Long before the FBI's most wanted lists, WNYC was helping the NYPD track down criminals.
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WNYC and the NYPD Agree, Don’t Run Away from Home!

Wednesday, January 21, 2015

In its earliest days WNYC worked closely with the NYPD.
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Coretta Scott King Reflects on Martin Luther King Jr., His Philosophy and the Montgomery Bus Boycott

Monday, January 19, 2015

In 1961, reporter Eleanor Fischer went to Atlanta to interview Dr. King and his family. In this interview, Mrs. King discusses her husband's commitment to nonviolence. 
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Those Dusty Archives

Tuesday, January 13, 2015

A crusading archivist encounters the jungle of his/her own collection.
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The Reverend Martin Luther King Sr. Reflects on His Son, Atlanta and the Movement for Civil Rights

Monday, January 12, 2015

A father speaks of the son, his city and the movement for freedom.
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The Man Without a City

Wednesday, December 31, 2014

How one leaky faucet led a man to appreciate city services.
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Ready or Not, Listeners Hear John Cage Composition Over WNYC in 1945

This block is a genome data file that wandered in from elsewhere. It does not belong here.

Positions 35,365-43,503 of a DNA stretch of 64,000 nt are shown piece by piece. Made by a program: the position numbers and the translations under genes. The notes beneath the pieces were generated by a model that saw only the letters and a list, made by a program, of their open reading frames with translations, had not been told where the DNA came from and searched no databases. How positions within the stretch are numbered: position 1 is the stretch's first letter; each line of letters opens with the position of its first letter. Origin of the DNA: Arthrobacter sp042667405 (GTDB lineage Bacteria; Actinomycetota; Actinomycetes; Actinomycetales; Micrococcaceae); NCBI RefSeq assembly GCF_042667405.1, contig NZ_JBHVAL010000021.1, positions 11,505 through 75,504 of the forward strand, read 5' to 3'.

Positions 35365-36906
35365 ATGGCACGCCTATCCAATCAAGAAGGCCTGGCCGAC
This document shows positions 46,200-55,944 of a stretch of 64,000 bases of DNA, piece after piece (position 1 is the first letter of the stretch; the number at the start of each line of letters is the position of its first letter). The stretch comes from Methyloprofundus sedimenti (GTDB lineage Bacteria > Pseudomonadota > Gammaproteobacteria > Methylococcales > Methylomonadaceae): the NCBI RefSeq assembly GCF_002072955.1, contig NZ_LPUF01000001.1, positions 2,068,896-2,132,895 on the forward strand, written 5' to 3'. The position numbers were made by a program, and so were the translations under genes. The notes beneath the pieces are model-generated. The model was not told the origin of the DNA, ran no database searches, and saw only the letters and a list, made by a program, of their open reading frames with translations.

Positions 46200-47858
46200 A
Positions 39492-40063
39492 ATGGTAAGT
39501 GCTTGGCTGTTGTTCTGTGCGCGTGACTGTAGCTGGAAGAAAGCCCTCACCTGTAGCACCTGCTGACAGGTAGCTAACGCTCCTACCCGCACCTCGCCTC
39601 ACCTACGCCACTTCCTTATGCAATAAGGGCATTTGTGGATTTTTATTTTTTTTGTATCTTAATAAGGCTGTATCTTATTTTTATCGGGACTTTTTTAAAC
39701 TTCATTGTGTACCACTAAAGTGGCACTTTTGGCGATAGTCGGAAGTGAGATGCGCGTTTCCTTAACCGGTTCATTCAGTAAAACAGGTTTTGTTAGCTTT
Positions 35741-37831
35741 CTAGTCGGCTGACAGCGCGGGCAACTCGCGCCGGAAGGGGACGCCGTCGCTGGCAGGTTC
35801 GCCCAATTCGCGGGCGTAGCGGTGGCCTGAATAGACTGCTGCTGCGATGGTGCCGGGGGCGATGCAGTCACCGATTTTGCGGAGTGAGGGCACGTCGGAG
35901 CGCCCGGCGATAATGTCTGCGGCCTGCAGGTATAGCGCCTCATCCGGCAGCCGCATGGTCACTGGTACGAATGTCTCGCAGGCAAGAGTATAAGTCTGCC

Thursday, December 11, 2014

One of the earliest known broadcast recordings of a John Cage work.
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The Poet Laureate of Radio: Norman Corwin on WNYC and WQXR

Thursday, November 06, 2014

Radio's greatest dramatist leaves his mark on both WNYC and WQXR.
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Josephine, the Talking Jeep

Thursday, October 30, 2014

During World War II, WNYC was cranking out war-related programming on a full-time basis. In this classic radio play, a G.I. falls in love with the "smooth, straight lines" of his Jeep.
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Mary Perot Nichols: Guiding WNYC's Rebirth and Renewal - Part 2

Monday, October 27, 2014

WNYC gets a new facility and wins a Peabody. A lot of change for WNYC in 6 years.
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Mary Perot Nichols: Guiding WNYC's Rebirth and Renewal - Part 1